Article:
Greg Newton is Mona's mayor and a professional beekeeper and the two occupations are more similar than it may seem.

Cities and bee colonies have much in common: Both are organized communities with nursemaids, housekeepers and scouts.Bees may be a little easier to handle, however.

Newton prefers working with the gentle brown bees (Carniolan). "Yellow bees can be nasty," he said. Nevertheless, he handles both types of bees; they're treated the same, and both provide honey. "There is no difference in the honey," he said.

Newton first became interested in beekeeping when he was about 12. "Some people here in town gave me some used bee equipment," he said. He read a booklet about bees and built beehives in shop class.

Next he located a swarm of bees in a tree.

"I was scared to death," he said. Nevertheless, he managed to place the bees in the box, and the young boy was on his way to developing a fascinating hobby. "I learned a lot on my own," Newton said. Because there was no one to which he could turn for advice, he read many books, gradually becoming an expert.

Newton has been a beekeeper for more than 25 years. Last year he bought 1,000 hives from the retiring 85-year-old owner of Stewart Honey Co. in Spanish Fork.

Before deciding to become a full-time beekeeper, Newton spent several years as a deputy sheriff and many years as Juab County fire marshal. He's enjoying his avocation-turned-occupation.

Newton said he is not the largest or smallest beekeeper in the state. "I'm kind of middle of the road." He hopes to double his hives this spring.

In January he took his bees to California, where they were given medication and were placed in almond orchards. "The orchard owners were very pleased with the bees," Newton said. The bees were healthy and strong and some of the best the growers had seen.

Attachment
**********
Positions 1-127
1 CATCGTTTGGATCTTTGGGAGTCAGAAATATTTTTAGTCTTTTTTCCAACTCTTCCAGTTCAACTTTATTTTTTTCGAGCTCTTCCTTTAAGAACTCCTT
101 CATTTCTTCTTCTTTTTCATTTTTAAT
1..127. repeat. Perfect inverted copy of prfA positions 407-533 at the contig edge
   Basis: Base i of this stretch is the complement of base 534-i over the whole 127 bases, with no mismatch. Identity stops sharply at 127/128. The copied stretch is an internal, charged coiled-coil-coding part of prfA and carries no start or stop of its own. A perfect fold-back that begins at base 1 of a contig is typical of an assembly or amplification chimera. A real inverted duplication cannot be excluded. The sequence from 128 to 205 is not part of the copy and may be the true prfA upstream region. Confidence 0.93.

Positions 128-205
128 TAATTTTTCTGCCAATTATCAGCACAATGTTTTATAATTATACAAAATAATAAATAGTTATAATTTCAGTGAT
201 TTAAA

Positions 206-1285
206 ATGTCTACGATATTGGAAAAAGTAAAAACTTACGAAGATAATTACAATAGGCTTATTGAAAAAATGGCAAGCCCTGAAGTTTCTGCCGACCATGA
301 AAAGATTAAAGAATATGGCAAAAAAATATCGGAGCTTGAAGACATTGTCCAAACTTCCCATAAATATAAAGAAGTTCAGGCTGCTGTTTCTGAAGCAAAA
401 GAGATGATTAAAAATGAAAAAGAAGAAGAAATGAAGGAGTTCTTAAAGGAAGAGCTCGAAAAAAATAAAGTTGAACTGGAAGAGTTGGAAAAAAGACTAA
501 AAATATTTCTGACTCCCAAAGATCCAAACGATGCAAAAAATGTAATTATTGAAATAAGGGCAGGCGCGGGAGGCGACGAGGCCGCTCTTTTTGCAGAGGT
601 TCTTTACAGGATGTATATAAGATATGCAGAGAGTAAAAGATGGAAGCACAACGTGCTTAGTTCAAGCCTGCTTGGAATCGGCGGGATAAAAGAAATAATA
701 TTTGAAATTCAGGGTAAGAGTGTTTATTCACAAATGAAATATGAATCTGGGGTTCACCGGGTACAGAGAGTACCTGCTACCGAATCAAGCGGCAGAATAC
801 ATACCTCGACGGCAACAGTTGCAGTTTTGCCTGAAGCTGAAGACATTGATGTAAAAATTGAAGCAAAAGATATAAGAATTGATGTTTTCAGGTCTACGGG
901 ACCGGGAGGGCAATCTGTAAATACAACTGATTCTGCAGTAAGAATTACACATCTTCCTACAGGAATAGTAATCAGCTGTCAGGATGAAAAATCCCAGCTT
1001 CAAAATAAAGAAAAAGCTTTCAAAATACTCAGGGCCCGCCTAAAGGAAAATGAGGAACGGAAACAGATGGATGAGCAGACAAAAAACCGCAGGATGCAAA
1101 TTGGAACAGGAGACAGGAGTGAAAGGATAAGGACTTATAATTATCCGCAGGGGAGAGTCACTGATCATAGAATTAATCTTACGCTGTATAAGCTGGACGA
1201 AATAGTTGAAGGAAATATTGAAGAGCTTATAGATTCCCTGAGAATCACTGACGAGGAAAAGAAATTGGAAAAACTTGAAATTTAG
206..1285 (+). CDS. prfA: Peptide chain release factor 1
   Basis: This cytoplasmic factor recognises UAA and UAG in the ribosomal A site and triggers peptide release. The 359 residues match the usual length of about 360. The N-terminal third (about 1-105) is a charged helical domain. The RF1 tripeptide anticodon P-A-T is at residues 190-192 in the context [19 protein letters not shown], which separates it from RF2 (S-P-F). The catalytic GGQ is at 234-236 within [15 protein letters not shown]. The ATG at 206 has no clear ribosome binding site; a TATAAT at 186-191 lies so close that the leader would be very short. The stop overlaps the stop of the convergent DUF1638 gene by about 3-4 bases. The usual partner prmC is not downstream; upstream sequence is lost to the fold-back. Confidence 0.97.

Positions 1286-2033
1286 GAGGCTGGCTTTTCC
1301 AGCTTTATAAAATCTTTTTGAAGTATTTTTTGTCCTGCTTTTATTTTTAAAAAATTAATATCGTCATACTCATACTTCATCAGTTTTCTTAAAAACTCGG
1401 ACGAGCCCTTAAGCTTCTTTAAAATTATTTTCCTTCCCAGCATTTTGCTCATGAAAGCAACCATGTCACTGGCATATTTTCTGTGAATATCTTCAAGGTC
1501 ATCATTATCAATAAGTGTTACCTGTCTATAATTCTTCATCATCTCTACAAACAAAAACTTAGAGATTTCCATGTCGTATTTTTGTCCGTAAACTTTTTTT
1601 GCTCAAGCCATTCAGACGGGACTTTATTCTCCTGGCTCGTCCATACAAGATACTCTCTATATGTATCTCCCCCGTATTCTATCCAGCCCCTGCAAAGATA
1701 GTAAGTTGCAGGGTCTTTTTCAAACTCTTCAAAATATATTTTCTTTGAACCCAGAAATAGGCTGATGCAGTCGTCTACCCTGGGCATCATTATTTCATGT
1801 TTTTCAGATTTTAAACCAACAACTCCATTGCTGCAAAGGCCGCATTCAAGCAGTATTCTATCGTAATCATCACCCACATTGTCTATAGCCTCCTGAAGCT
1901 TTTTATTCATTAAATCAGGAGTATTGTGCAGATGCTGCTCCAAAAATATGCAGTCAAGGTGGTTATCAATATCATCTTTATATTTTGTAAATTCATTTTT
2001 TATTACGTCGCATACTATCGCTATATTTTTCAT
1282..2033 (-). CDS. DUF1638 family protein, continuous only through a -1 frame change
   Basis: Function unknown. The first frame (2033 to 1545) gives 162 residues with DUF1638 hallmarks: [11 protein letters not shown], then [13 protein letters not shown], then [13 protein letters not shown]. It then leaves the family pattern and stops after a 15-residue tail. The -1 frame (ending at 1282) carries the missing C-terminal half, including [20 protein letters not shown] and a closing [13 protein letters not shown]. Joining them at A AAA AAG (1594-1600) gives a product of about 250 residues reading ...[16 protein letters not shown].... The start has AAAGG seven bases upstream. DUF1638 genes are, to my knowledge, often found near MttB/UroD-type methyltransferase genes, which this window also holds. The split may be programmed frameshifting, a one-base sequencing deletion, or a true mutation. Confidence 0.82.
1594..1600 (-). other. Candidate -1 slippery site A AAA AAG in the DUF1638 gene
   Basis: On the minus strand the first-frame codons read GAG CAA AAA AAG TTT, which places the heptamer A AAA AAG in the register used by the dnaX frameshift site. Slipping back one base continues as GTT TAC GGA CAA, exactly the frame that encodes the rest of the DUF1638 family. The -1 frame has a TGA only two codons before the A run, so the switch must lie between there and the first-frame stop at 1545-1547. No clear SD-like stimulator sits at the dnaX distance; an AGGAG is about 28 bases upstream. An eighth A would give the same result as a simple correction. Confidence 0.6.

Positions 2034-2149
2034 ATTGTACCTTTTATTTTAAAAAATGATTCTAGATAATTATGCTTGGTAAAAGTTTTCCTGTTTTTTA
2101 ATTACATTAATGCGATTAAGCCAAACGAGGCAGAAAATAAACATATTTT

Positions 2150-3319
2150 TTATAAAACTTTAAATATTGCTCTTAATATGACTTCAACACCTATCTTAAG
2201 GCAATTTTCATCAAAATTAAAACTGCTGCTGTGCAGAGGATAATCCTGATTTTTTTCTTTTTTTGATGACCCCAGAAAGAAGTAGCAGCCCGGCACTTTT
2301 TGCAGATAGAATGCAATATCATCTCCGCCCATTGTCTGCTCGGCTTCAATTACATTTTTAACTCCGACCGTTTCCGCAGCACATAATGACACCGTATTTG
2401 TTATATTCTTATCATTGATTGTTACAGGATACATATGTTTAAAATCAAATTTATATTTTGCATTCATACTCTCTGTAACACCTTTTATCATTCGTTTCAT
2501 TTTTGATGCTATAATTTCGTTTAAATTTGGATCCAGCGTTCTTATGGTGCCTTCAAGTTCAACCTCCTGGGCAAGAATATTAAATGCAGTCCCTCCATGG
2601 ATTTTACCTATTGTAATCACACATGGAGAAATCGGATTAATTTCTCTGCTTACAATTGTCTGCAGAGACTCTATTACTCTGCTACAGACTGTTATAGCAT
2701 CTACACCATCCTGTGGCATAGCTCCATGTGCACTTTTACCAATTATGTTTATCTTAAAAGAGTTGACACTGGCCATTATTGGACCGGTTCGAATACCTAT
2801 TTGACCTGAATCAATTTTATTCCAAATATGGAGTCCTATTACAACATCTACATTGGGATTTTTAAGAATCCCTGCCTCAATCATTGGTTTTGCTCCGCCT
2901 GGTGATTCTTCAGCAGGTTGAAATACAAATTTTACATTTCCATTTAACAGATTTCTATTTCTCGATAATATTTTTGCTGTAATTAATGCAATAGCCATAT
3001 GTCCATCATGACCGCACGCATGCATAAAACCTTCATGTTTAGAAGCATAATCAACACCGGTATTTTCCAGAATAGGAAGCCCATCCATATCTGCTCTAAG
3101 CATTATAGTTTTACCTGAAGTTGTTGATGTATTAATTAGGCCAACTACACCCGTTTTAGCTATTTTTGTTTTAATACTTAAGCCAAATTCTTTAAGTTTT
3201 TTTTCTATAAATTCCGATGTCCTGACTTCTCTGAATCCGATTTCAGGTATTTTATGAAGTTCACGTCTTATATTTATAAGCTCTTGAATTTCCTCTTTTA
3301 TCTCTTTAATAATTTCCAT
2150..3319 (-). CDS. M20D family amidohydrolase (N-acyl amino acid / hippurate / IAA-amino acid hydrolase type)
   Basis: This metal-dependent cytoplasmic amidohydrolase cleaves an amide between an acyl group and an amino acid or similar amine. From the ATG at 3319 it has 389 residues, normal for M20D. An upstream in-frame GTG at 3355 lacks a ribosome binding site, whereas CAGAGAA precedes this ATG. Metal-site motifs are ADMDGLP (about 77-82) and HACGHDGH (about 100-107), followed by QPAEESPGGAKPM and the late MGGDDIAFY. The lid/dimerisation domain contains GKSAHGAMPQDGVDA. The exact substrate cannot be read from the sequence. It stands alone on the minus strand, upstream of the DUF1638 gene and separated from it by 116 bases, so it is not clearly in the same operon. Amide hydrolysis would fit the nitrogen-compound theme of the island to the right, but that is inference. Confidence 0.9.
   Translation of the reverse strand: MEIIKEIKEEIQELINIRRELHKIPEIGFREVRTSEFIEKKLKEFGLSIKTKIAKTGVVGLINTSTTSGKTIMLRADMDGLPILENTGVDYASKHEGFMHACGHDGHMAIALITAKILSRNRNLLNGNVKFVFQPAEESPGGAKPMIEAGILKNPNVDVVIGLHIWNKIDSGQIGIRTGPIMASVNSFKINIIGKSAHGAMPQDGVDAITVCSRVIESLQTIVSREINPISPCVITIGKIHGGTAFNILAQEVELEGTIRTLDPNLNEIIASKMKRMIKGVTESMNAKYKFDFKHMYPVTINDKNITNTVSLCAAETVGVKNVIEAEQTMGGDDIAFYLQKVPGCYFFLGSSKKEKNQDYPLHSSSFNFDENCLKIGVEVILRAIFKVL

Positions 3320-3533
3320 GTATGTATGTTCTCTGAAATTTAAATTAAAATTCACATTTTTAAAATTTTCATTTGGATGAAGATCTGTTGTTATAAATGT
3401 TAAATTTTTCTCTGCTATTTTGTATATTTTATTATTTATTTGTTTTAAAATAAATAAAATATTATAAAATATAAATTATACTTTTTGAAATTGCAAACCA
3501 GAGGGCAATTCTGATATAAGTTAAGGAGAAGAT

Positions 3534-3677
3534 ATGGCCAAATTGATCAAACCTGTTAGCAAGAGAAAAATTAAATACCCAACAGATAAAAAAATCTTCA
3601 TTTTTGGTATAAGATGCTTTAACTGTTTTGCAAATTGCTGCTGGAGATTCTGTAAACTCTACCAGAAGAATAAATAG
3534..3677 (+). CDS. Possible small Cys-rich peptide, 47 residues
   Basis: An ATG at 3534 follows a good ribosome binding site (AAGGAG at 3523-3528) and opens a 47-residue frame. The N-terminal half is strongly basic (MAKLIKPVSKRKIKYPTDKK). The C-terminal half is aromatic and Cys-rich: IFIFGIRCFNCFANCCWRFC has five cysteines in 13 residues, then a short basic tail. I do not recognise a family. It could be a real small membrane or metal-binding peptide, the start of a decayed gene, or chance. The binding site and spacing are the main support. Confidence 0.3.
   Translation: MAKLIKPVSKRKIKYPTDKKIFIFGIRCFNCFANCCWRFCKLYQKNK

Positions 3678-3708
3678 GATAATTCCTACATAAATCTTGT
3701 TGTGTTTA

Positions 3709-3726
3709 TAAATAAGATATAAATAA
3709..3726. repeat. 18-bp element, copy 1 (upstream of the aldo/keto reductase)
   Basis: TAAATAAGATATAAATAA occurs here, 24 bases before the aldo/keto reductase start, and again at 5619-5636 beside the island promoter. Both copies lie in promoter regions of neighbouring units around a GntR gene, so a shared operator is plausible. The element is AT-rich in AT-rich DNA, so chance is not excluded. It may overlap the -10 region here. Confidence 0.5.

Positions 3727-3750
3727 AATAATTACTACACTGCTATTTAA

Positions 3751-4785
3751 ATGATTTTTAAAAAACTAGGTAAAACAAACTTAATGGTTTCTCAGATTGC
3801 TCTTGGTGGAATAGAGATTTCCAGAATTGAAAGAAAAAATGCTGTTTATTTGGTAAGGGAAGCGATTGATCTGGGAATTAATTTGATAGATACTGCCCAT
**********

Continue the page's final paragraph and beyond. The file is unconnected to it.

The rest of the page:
One reason the bees were so healthy was because Newton wintered them in an apple cold storage structure in Genola, Utah County. Keeping the bees in a dormant state at 40-degree temperatures cuts down on stress and possible deaths. Bees take less food in storage using 11/2 pounds of honey as compared with the 8 to 12 pounds needed when the bees are outdoors.

Newton and Cox Honey of Logan took 5,300 hives to California.

"I will be able to divide each of my hives when I bring them back in March," said Newton. The first honey made each year goes to replenish the first two boxes, which contain the hive. The rest of the honey is surplus and is sold.

When the bees are brought back to Utah they will be placed in orchards, including trees owned by Brigham Young University. Afterward the bees will be moved into the mountainous area where they make summer honey. Newton moves many of his bees into Kamas.

The honey crop is made in July and August. Most Americans prefer white honey. Newton said he had three hives of bees two miles apart in Kamas. The upper and lower hives produced white honey, but the middle hive produced a dark honey known as honeydew, a non-table honey favored in Germany.

A German man who wanted the dark honey said that in Germany it comes from the forests. In Utah, dark honey is made when bees pollinate sunflowers, oak and rabbit brush. Some comes from the sticky sap produced when aphids attack a tree.

Light honey comes from clover. The three grades of honey are kept separate and are not mixed. "Most of our honey is light amber, which is a grade just under white," Newton said.

The most difficult time for a beekeeper is when the honey is extracted. "We work seven days a week, 12 to 14 hours a day, extracting honey," Newton said.

Newton said a hive will have about 60,000 bees in the summer. A queen will lay 2,000 eggs a day. The bees work themselves to death, with each bee serving in all the different jobs as it ages. The worker bee begins to work when she is two days old. The last stage is the scout bee. The field bee works so hard in summer she will live six weeks; in the winter bees can live six months.

Newton has one of the two melting plants in Utah in which beeswax is melted down and sold.

Insecticides have not been a big problem for Newton, though the problem does exist in some areas. "The fruitgrowers depend on us, so they are careful with their spray," he said. "As long as they spray early in the morning or late at night, they will not hurt the bees." Most bees stay in the hive until 8 a.m. After two hours there will be no harm done the bees.

In addition to caring for his bees and selling honey, Newton also sells bee supplies to other beekeepers and is more than willing to help the hobbyist. "When I first started out there was no one to ask. I don't mind helping others out now."